Technical: Alien Bees AB1600 fired @ full power, bounced of a 60” Wescott Umbrella; camera right. Nikon SB800 at 1/128th power hand held by my Erika aimed at his face to pop a little light back in his eyes. Nikon SB28 shot at 3/4″ power with full CTO gel behind (left).

Camera info: Nikon D700, 35mm(ƒ/2), ƒ/18, ISO 200, 1/250th second.

Time of day: 3 pm, clear skies, bright conditions.
Processed and finished completely in Adobe Photoshop Lightroom.

I also enjoy shooting products/still life.  So, one of my favorite product shots of my 97/365 was the iPad.
I wanted to shoot it with a wow factor and I also wanted to be wide open at f/1.4, so I came out with this. I placed the iPad box inside a 3’ x 3’ x 2’ [.9144m x .9144m x .6096m] mini studio, painted black.

The challenge: I wanted to see part of the top of the box w/o placing a light so I used some of the spill from the inside flash and outside snoot light.  Even at the lowest flash setting, the picture was being blown out.  I had to go to my ND 0.9 filter (reducing the light by a full 3 f stops). Remember I wanted to be at f/1.4, ISO 200 and 1” sec exposure to get the ambient light to help me see part of the top of the box.

Technical: Nikon SB28 inside the box with blue gel fired at 1/64th power.  SB800 shot through a long Conoco snoot at 1/128th power from above, aiming for the “iPad” lettering and feathering the light a bit.  Camera was on tripod. Pocket wizards made all the firing possible.

I am currently on a journey, not truly knowing where it is going, how I am going to get there, but rather enjoying and savoring each moment as I hear the shutter go off.

A long road ahead of learning, practicing, and honing my skills. This project 365, has allowed me to meet, network and work with so many interesting models, creative directors, marketers, and other awesome photographers.  A very special thanks to my wife, and my daughter; you both inspire me and push me every day to take small steps.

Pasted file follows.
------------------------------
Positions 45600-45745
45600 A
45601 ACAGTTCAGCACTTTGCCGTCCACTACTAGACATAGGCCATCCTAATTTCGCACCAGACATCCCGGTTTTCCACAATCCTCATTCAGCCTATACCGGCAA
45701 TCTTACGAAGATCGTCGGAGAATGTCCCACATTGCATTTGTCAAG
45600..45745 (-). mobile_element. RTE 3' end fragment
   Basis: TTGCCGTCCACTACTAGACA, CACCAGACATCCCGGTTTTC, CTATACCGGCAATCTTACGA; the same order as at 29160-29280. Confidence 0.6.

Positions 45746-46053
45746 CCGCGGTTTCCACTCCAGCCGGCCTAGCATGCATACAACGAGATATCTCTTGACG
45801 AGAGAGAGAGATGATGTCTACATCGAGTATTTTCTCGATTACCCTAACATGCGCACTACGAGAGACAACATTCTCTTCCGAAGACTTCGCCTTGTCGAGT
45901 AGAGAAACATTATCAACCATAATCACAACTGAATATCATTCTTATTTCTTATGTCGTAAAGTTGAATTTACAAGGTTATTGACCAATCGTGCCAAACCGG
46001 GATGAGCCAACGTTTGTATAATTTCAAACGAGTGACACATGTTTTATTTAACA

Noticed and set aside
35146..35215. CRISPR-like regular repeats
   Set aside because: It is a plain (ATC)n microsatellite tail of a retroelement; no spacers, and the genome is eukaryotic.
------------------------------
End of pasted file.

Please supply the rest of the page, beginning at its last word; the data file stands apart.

To you Glyn, a big thank you for having me on board as a guest photographer, for your friendship, and your continuous commitment to give back to our photography community.

To find out more about Andy and his, you can check out the following websites:

Main Site:

Connect with Andy on Twitter and Facebook

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  1. Richard Hales

    Really interesting post Andy and thanks to Glyn for bringing more photographers to prominence.

    • Glyn

      @Richard…Thanks for looking in Richard; glad you like Andy’s Project 365 post which I agree is real interesting and also takes alot of dedication & drive to carry through.

      Cheers, Glyn

  2. Noel

    Great post guys,
    Andy, what pitfalls have you discovered when trying to keep to the 365 project ‘rules’ – I am doing a project 52 – a different portrait every week for a year and it has taken well over a year.
    Great lighting on the first shot and I now want an ipad… again.

    Thanks for sharing

    • Glyn

      @Noel…Thanks for checking in and for posing the question about ‘pitfalls’. out of interest although I’ve seen your progress with Project 52 what would you say have been your ‘challenges’ and ‘pitfalls’ in putting it together?